EDMONTON — The modern broiler chicken is the result of intensive breeding programs , in which only 3,000 of one million males are selected.
Unlocking the mysteries of chicken DNA has been a successful approach to feeding a hungry world by producing a fast growing, heavier, meatier bird.
“If we hadn’t delivered with genetics improvements, it would be a really different story,” said Mitch Abrahamson of the international broiler breeding company Cobb Vantress.
“The results we got from this program were better than we thought they were going to be.”
Sixty billion chickens will be slaughtered worldwide this year, up from six billion in 1961. Modern birds are two pounds heavier, which means another 25 billion birds would have been required to meet world demand if that added weight had not been achieved.
The company first considered using genomic information in 2005, he said at the annual Livestock Gentec conference held in Edmonton Oct. 13-14.
It takes seven to eight years to develop new genetics, and the company has spent an additional $145 million on genetic research in the past five years.
“Genomics delivers some advantages to a breeding program,” he said. “Whether you can afford it or not is a different question.”
Genomic information revealed which birds were better than others, even when they looked identical.
“It turns out 40 percent of what were the best birds, we were throwing them away,” he said.
Each chick is identified with a unique wing band with a data chip that includes a 15 generation pedigree and 40 other points of information about the bird.
DNA has been used to check pedigrees, which found errors in parentage. Researchers were able to find the most productive roosters once these errors were corrected.
Phenotypic information is needed to develop genomic traits.
The research and breeding program starts with two million chicks and ends up selecting 36,000 females and keeping 3,000 males as breeders.
“We are really looking for that gold medal athlete, that really unique individual that can move genetically lots of these traits all at once. They are hard to find,” he said.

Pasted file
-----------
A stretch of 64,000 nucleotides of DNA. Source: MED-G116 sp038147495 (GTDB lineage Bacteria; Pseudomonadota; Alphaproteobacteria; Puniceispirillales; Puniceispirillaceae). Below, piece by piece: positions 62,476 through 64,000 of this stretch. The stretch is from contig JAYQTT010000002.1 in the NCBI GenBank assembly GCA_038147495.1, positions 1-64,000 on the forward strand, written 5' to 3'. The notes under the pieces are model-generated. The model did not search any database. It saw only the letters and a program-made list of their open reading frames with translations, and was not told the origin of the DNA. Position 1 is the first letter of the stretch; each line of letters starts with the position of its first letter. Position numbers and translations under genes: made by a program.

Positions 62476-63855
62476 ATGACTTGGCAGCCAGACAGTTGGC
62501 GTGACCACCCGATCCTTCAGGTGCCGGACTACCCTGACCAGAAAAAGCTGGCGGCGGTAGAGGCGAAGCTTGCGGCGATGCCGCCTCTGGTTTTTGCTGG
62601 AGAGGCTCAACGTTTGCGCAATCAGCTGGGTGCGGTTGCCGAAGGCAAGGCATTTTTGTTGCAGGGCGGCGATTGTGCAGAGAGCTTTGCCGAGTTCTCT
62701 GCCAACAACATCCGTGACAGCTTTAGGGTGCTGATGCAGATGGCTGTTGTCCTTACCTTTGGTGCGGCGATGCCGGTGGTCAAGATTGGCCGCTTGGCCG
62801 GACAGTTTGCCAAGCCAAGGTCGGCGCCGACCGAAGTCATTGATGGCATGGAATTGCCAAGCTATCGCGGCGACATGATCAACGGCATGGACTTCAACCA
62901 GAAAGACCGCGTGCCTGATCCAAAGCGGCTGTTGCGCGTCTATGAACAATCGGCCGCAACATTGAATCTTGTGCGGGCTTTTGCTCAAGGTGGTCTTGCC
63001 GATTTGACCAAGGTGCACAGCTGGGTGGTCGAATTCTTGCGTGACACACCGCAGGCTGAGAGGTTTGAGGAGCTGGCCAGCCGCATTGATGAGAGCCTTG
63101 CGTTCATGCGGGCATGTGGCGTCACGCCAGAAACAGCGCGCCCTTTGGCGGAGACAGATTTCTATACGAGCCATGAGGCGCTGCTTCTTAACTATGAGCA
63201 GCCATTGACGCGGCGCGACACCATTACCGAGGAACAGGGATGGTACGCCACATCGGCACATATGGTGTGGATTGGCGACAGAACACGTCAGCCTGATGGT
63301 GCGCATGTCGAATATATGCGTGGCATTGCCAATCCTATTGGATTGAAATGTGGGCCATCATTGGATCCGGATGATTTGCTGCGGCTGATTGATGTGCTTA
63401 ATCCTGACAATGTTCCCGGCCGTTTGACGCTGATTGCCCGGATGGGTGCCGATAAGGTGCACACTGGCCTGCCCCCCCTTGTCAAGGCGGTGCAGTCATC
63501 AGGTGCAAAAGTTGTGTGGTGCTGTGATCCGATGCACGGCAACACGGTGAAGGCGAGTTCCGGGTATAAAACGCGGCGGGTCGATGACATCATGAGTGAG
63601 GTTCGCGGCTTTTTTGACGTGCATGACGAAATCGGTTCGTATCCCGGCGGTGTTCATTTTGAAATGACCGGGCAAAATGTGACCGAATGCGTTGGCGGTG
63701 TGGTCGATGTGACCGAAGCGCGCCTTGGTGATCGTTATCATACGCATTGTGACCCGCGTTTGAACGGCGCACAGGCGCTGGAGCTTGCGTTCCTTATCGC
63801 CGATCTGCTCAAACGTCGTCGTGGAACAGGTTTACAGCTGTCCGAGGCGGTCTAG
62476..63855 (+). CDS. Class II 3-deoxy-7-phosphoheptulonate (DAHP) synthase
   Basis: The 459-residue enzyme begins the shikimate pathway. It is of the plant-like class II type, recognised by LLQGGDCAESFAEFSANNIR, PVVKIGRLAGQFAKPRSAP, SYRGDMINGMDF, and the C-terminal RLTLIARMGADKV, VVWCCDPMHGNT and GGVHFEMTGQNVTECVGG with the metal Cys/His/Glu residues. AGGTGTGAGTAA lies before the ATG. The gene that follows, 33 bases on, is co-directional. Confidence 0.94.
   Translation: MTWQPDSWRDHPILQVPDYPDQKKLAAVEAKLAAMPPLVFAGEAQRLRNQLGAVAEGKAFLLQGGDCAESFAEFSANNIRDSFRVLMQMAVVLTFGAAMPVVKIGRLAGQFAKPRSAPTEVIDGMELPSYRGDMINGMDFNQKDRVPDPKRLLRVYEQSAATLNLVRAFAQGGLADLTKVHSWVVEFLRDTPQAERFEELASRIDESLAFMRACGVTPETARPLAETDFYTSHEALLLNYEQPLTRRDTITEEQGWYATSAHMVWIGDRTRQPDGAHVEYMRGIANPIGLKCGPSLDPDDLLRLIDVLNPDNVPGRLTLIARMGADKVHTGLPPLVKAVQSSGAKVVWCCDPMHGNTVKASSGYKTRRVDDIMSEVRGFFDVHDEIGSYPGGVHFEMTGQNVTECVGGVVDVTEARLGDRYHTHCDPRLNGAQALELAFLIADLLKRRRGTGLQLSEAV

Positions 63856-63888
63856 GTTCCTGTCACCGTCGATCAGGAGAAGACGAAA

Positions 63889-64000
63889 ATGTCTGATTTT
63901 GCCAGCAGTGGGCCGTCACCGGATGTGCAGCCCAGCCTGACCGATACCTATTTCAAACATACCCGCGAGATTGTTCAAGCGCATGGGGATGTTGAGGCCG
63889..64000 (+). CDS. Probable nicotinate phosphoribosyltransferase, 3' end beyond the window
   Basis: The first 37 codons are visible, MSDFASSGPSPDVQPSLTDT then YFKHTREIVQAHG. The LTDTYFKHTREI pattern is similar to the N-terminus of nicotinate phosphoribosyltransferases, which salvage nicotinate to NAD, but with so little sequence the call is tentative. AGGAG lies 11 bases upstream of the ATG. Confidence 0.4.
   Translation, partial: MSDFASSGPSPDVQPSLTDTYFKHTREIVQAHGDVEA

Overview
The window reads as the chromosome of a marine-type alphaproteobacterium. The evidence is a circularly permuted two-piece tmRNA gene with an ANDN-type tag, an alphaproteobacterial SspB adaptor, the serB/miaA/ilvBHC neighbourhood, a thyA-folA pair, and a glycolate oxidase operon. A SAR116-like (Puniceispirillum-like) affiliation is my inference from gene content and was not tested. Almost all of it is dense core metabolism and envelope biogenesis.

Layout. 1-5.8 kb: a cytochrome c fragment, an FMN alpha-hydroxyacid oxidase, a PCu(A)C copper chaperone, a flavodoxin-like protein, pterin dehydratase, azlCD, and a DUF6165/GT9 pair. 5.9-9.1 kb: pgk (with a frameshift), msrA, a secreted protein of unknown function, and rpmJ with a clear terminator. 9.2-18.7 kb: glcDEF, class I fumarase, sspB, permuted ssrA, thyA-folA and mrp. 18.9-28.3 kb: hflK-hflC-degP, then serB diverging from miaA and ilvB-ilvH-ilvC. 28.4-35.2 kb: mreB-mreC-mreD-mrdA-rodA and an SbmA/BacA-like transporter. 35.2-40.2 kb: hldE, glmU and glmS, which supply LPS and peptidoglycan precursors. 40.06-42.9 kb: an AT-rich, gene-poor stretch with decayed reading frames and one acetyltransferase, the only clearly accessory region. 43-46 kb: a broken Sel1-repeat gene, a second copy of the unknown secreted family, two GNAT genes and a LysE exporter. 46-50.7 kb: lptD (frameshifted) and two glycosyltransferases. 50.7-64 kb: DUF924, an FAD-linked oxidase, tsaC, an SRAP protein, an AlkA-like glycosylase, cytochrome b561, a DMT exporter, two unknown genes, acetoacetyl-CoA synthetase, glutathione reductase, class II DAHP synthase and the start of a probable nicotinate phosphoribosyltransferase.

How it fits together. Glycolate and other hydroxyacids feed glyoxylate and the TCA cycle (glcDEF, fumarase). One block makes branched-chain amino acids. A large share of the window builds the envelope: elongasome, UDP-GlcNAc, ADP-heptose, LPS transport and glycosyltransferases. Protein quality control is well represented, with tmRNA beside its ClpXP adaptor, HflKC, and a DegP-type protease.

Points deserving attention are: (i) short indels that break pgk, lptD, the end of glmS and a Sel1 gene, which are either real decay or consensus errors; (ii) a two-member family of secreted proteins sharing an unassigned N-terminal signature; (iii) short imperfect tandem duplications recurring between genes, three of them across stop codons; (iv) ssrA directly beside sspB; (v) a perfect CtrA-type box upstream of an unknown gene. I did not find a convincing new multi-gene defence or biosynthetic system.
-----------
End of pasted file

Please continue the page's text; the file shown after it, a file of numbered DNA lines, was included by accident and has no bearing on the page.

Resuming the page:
Researchers collect data on production traits and profitability. They want breeder birds that offer better feed conversion, high meat yield, growth rate, egg production and strong, healthy legs, hearts and lungs.
They have data for more than 40 physical traits, and every bird is examined for gait scoring, joint health and blood oxygen levels.
Feed conversion is measured daily, which is how much the birds eat and how much they gain. Breast meat is measured with ultrasound and dissections.
An average broiler carcass is 28 percent breast meat, compared to 17 percent in 1990.
“You can change the product pretty quickly if you have the technology and the goal and desire to do that,” Abrahamson said.
The company may have succeeded in building birds with more breast meat, but the tradeoff has been complaints about tough, dry meat.
Improving meat quality is on the priority list for further research.
Other research is evaluating feed efficiency because that is 70 percent of the cost to raise a bird. Alternate feeds and greater efficiency are desirable.
Feed costs have increased to $34.88 per bird from $12.33 in 1990, which accounts for 70 percent of the cost of bird production.
However, improvements have been made: it now take 1.5 pounds of feed to make a pound a meat compared to 2.2 lb. of feed in 1990.
Other research is studying disease and ways to restrict antibiotic use, but pedigree farms are incredibly bios cure, which means it is hard to select for disease resistance when the birds are never exposed to anything.
Genomics will continue to be a valuable tool in developing better chickens, said Abrahamson. Results were better than they thought they might be, and their achievements could probably be extended to other livestock sectors.